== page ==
Lisa Colantuono: Yeah, I can’t say the word. You need to do that “p” thing, but I can’t say it. So, custom messaging versus using data analytics and insights, all of that is absolutely critical. But you need to have some custom messaging. And I think that also ties into brand versus demand. Okay? So, tighter budgets, again, going back, tighter budgets cause all of us to pull back. Right? But we need to focus on the short term. And that’s what we were saying before, you can’t really look out much further than two, three months. So, focusing on the shorter term and capturing the demands by focusing on the brand is going to be critical. Absolutely critical. Because I have no doubt, I hope, I hope, I hope, I hope and pray I’m wrong. I’m not the type to like to be wrong, but I hope I’m wrong, but I think this is going to be one hell of a wild ride, certainly for the first quarter of 2023.
Tessa Burg: So, that was a lot. So, if we go back to, for agencies, they need to be flexible, they need to really focus on, “Hey, here’s something we can do for the next two to three months that creates an emotional connection in a one-to-one way.” And I agree, I think Q1’s going to be kind of wild. I feel like there’s this unspoken stress at just, the table.
Lisa Colantuono: Oh, it’s spoken. You can see it all over everybody’s faces.
Tessa Burg: Well, sometimes I feel like we’re still planning, we have some, I don’t know if it’s blind, but you know, we’re still optimistic.
Lisa Colantuono: Yeah, we are. We are, there is some optimism there. And like I said, I think part of that is the underlying current, that there’s still strength in our workforce, thankfully.
Tessa Burg: Yeah, and you mentioned something about these strong waves. So, if it’s emotional connection and personalization, what are the kinds of things you’re seeing CMOs and clients ask their team to focus on or prioritize to ride a strong wave, or maximize where they’re spending even just their brain capacity?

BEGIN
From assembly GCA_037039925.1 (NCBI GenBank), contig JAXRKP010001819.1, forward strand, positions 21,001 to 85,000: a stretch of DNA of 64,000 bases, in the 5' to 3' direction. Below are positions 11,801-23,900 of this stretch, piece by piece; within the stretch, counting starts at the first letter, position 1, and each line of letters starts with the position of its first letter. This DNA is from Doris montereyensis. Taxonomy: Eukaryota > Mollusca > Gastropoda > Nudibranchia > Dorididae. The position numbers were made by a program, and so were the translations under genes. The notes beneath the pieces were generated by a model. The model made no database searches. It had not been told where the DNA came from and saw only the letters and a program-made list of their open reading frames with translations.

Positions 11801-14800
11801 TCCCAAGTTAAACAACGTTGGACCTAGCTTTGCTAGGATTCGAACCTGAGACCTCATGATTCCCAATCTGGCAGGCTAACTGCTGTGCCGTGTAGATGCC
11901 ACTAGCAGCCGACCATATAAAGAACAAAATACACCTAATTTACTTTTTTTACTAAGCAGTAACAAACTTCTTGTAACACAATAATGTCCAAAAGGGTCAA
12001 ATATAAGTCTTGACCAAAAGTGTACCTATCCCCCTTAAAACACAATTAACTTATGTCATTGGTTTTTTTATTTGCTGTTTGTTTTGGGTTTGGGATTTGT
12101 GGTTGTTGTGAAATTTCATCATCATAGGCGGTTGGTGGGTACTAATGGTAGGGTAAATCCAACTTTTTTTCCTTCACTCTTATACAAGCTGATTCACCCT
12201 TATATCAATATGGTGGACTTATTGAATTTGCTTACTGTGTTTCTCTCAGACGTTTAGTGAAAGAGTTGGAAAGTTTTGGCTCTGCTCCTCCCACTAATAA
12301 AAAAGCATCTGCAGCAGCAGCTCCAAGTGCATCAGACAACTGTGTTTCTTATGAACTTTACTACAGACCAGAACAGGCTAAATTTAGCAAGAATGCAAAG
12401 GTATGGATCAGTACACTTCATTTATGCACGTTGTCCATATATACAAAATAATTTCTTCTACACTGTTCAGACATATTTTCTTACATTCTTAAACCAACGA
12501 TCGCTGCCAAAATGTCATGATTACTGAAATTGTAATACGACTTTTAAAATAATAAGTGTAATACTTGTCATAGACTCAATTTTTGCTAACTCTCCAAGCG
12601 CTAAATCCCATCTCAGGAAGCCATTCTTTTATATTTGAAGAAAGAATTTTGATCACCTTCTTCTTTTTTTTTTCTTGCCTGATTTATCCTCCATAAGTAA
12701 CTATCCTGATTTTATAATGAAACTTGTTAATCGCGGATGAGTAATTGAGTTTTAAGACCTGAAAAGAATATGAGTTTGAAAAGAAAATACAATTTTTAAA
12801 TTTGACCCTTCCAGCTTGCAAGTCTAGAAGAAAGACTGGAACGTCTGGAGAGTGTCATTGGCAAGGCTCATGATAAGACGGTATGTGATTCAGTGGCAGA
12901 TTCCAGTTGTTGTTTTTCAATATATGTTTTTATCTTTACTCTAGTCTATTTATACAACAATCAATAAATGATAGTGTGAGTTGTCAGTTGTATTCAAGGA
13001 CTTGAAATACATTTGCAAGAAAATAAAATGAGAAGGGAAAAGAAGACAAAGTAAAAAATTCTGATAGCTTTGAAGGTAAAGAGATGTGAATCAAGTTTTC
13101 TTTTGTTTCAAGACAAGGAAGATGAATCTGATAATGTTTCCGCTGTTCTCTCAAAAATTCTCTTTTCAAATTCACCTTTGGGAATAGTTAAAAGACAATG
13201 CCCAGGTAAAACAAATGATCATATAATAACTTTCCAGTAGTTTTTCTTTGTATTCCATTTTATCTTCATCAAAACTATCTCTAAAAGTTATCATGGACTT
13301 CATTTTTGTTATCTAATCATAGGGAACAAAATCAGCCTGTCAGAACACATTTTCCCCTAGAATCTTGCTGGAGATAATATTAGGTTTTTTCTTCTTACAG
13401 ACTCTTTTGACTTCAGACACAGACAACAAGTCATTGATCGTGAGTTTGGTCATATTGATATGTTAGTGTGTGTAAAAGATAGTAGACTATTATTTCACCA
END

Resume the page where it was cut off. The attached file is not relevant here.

Lisa Colantuono: Yes, and I wrote a note here that I actually don’t want to forget to read, and I think this is the perfect time to say it. When we get into this kind of situation, right, and where are we spending, and okay, how do we navigate these waters, is really the question, right? When we’re shortsighted, too shortsighted, we hurt ourselves. Look, there’s always tough times in life, and there’s always tough times in the economy, and we always get through it in some way, shape, or form. But those that are too shortsighted, and they completely pull back, and they just sort of stick their head in the sand and say, “Okay, we have to wait until the storm is over, and don’t spend a dime.” Well, I’m going to read this, this was a recent study that was done, and I apologize, I think it was IAG, I’m going to forget who did it, but it was overseas. This was done, I believe, in London. During a recession, brands that cut all advertising don’t recover sales for three to six years. Think about that.
Tessa Burg: Wow.
Lisa Colantuono: Okay. Three to six years by cutting all spending during a recession. Now, most don’t cut all session, so they went to, okay, what if you cut 50%? How long do you think it took for them to recover?
Tessa Burg: A year and a half? Half of three?
Lisa Colantuono: Two to three years.
Tessa Burg: Oh, so still longer than the amount cut.
Lisa Colantuono: Still longer than the amount cut. Right. And then that did not cut, they more or less maintained sales, and the kicker is, they came back stronger, right? So, they recovered immediately. And I’ll go to a second study that was done from Harvard Business Review, and Harvard, it was a much longer study, and it was all about recessionary times, and they went back in time to all the recessionary times that we’ve gone through, and what did brands do, and how did they recover, and so on and so forth. Well, I’ll just cut to the chase. Only 9% of companies came out of a recession stronger than ever. Okay, so what does that tell you? That tells you most of us freak out, pull back, you know, wrap our arms around everything we have and run. Right? And Bob Levy said at the ANA this year, he said it best, he’s like, “Hey, this is the time to define your brand and defend your brand, not pull back and run.” Right so, if there’s one message to marketers, it is not to pull back, it is not to hunker down, it is not to just freak out over, “Okay, what’s happening?” And “I need to just sit still and not do anything.” No, okay? Nobody’s saying spend, you know, what’s the word I’m looking for, in a wild manner, right?
Tessa Burg: Yeah.
Lisa Colantuono: Nobody’s saying just to be ridiculous over your spending. But proceed with caution, of course, but proceed, right? It’s almost, go into your own finances for a minute. Well, maybe we shouldn’t, we all shouldn’t look at our finances at this point in time.
Tessa Burg: Right.